Parents of 2-year-old boy found alone at parade shooting are among the dead
Aiden McCarthy’s photo was shared across Chicago-area social media groups in the hours after the Fourth of July parade shooting in Highland Park, accompanied by pleas to help identify the 2-year-old who had been found at the scene bloodied and alone and to reunite him with his family.
On Tuesday, friends and authorities confirmed that the boy’s parents, Kevin McCarthy, 37, and Irina McCarthy, 35, were among seven people killed in the Illinois tragedy.
“At two years old, Aiden is left in the unthinkable position; to grow up without his parents,” wrote Irina Colon on a GoFundMe account she created for the family and Aiden, who was reunited with his grandparents Monday evening.
Friends of the family said Irina McCarthy’s parents would care for the boy going forward.
Four others who were killed were identified Tuesday as Katherine Goldstein, 64; Jacquelyn Sundheim, 63; Stephen Straus, 88; and Nicolas Toledo-Zaragoza, 78. Every victim was from Highland Park except for Toledo-Zaragoza, who was visiting family in the city from Morelos, Mexico.
Officials haven’t yet identified the seventh victim.
Portraits of some of those who died began to emerge Tuesday as investigators continued to search for evidence in the shooting that also wounded 30.
Police say the gunman in suburban Chicago fired more than 70 rounds with an AR-15-style gun, then evaded capture with a disguise. Death toll rises to seven.
Irina McCarthy’s childhood friend, Angela Vella, described McCarthy as fun, personable and “somewhat of a tomboy” who still liked to dress up nicely.
“She definitely had her own style, which I always admired,” Vella said in a short interview.
Straus, a Chicago financial advisor, was one of the first observers at the parade and attended it every year, his grandchildren said.
Brothers Maxwell and Tobias Straus described their grandfather as a kind and active man who loved walking, biking and attending community events.
“The way he lived life, you’d think he was still middle-aged,” Maxwell Straus said in an interview.
The two brothers recalled Sunday night dinners with their grandparents as a favorite tradition. They said they ate with him the night before he was killed.
“America’s gun culture is killing grandparents,” said Maxwell Straus. “It’s very just terrible.”
Sundheim, meanwhile, was regaled as a lifelong congregant and “beloved” staff member at North Shore Congregation Israel, where she had worked for decades, the Reform synagogue said on its website. Sundheim taught at the synagogue’s preschool and coordinated events including bar and bat mitzvah ceremonies.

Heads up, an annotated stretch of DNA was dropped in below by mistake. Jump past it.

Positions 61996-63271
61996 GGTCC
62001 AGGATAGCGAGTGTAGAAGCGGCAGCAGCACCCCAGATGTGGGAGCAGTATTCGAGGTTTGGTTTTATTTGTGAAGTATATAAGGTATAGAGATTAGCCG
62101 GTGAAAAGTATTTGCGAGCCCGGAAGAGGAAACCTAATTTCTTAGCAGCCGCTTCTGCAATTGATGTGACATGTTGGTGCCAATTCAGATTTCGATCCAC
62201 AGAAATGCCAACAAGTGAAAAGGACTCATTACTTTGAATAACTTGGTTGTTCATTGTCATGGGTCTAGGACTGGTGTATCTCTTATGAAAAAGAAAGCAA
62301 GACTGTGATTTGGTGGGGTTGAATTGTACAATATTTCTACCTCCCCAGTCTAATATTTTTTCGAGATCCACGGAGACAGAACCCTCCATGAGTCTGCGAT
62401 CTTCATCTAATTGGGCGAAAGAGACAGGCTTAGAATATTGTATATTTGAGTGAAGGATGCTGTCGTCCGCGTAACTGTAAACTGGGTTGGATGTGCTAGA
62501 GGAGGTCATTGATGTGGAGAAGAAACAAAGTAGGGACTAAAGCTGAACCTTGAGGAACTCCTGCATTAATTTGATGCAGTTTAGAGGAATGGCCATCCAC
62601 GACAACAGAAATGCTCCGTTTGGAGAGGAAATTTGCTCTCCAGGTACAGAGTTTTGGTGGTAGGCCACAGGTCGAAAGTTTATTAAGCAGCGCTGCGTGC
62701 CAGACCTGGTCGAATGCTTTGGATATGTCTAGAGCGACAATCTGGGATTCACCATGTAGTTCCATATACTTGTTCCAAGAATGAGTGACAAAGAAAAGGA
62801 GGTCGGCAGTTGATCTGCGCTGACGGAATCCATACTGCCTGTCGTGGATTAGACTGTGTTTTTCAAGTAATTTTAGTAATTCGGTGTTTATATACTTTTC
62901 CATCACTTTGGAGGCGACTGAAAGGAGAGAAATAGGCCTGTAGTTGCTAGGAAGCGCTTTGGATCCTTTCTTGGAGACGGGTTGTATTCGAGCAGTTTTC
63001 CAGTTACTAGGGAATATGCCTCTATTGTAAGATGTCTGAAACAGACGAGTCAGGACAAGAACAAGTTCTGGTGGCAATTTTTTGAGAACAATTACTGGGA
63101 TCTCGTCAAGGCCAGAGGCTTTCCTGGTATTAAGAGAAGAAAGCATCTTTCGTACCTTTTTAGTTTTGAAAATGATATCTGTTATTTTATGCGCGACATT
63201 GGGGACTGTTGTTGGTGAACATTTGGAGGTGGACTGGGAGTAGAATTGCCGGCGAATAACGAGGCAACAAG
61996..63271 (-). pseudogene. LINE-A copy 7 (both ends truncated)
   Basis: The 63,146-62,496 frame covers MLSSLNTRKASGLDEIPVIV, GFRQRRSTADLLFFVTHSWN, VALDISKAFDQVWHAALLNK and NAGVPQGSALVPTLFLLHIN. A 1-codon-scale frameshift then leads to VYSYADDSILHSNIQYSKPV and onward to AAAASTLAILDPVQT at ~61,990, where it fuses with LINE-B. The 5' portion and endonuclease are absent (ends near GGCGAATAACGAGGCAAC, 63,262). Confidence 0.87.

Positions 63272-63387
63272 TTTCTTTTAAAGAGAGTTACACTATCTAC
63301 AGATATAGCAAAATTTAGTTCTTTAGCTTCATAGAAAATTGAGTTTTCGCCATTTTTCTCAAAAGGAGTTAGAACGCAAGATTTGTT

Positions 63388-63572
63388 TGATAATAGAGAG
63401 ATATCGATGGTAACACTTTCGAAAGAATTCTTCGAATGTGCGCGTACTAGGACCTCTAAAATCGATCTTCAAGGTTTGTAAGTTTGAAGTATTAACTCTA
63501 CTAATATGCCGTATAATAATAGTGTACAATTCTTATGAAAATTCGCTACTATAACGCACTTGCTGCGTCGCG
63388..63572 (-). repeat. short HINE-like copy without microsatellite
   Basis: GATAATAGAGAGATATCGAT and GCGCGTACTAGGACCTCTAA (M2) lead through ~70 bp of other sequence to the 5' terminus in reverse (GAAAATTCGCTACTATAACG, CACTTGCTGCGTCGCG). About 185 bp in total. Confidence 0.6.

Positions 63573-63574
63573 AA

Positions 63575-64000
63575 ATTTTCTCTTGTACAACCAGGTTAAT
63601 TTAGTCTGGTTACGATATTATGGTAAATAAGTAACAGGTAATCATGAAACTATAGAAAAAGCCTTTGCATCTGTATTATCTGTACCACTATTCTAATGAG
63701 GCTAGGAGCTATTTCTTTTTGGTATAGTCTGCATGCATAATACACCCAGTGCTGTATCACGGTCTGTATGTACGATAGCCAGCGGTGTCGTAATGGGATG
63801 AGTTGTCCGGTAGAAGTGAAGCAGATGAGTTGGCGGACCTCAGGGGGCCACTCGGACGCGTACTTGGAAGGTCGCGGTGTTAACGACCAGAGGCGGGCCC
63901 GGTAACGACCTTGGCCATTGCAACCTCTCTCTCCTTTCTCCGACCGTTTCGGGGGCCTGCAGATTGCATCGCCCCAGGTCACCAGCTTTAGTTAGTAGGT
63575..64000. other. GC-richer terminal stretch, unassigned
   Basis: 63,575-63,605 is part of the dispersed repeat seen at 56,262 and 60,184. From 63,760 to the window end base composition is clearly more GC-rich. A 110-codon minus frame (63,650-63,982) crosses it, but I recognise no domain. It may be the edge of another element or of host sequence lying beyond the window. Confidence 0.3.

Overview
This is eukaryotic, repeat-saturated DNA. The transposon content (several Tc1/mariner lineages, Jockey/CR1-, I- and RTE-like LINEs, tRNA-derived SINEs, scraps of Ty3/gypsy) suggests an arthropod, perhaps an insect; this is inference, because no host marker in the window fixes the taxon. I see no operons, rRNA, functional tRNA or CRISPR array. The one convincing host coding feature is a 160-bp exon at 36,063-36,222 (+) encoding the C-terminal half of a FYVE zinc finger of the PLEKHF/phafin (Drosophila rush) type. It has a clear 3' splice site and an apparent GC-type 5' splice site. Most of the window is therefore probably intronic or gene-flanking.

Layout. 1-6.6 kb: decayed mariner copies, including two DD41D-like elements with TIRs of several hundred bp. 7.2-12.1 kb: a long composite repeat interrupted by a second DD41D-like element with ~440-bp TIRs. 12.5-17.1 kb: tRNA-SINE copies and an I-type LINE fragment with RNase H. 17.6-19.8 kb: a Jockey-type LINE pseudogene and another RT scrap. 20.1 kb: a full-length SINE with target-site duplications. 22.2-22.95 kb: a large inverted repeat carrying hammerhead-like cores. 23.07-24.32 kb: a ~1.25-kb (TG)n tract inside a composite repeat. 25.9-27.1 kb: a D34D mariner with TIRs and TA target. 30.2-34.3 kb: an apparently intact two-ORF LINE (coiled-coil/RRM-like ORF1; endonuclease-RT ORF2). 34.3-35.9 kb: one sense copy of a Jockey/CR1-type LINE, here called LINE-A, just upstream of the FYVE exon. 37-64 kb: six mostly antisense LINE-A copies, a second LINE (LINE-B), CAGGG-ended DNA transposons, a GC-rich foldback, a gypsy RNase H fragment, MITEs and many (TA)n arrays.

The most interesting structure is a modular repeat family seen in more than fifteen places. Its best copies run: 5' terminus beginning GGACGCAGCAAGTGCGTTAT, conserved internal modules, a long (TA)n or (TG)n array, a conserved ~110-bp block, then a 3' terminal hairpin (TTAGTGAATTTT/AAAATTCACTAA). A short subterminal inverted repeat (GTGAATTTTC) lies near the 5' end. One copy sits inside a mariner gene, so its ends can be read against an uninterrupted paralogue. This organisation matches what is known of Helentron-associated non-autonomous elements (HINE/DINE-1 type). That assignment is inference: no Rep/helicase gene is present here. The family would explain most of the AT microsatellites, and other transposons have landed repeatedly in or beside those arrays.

“Jacki’s work, kindness and warmth touched us all,” synagogue leaders wrote in a message on their website. “There are no words sufficient to express the depth of our grief for Jacki’s death and sympathy for her family and loved ones.”
Toledo-Zaragoza was killed on what his 23-year-old granddaughter, Xochil Toledo, said was supposed to be a “fun family day” that “turned into a horrific nightmare for us all.”
On a GoFundMe page to raise money for Toledo’s funeral expenses, Xochil Toledo said her grandfather was a “loving man, creative, adventurous and funny.”
“As a family we are broken, numb,” she said.
Toledo-Zaragoza had come to Illinois to visit his family about two months ago, according to the Chicago Sun-Times. His family wanted him to stay permanently because of injuries he had suffered after being hit by a car a couple of years ago during an earlier visit to Highland Park. The newspaper reported that he was struck by three bullets Monday and died at the scene.
He wasn’t sure whether he wanted to attend the parade because of the large crowds and his limited mobility, which required him to use a walker, but Xochil Toledo said the family didn’t want to leave him alone.
Katherine Goldstein’s husband described her as an easygoing travel companion who was always game to visit far-flung locales.
“She didn’t complain,” Craig Goldstein told the New York Times. “She was always along for the ride.”
Goldstein was a mother of two daughters in their early 20s, Cassie and Alana. She attended the parade with her older daughter so that Cassie could reunite with friends from high school, Craig Goldstein, a hospital physician, told the newspaper.
Dr. Goldstein said his wife had recently lost her mother and had given thought to what kind of arrangements she might want when she dies.
He recalled that Katherine, an avid bird watcher, said she wanted to be cremated and to have her remains scattered in the Montrose Beach area of Chicago, where there is a bird sanctuary.
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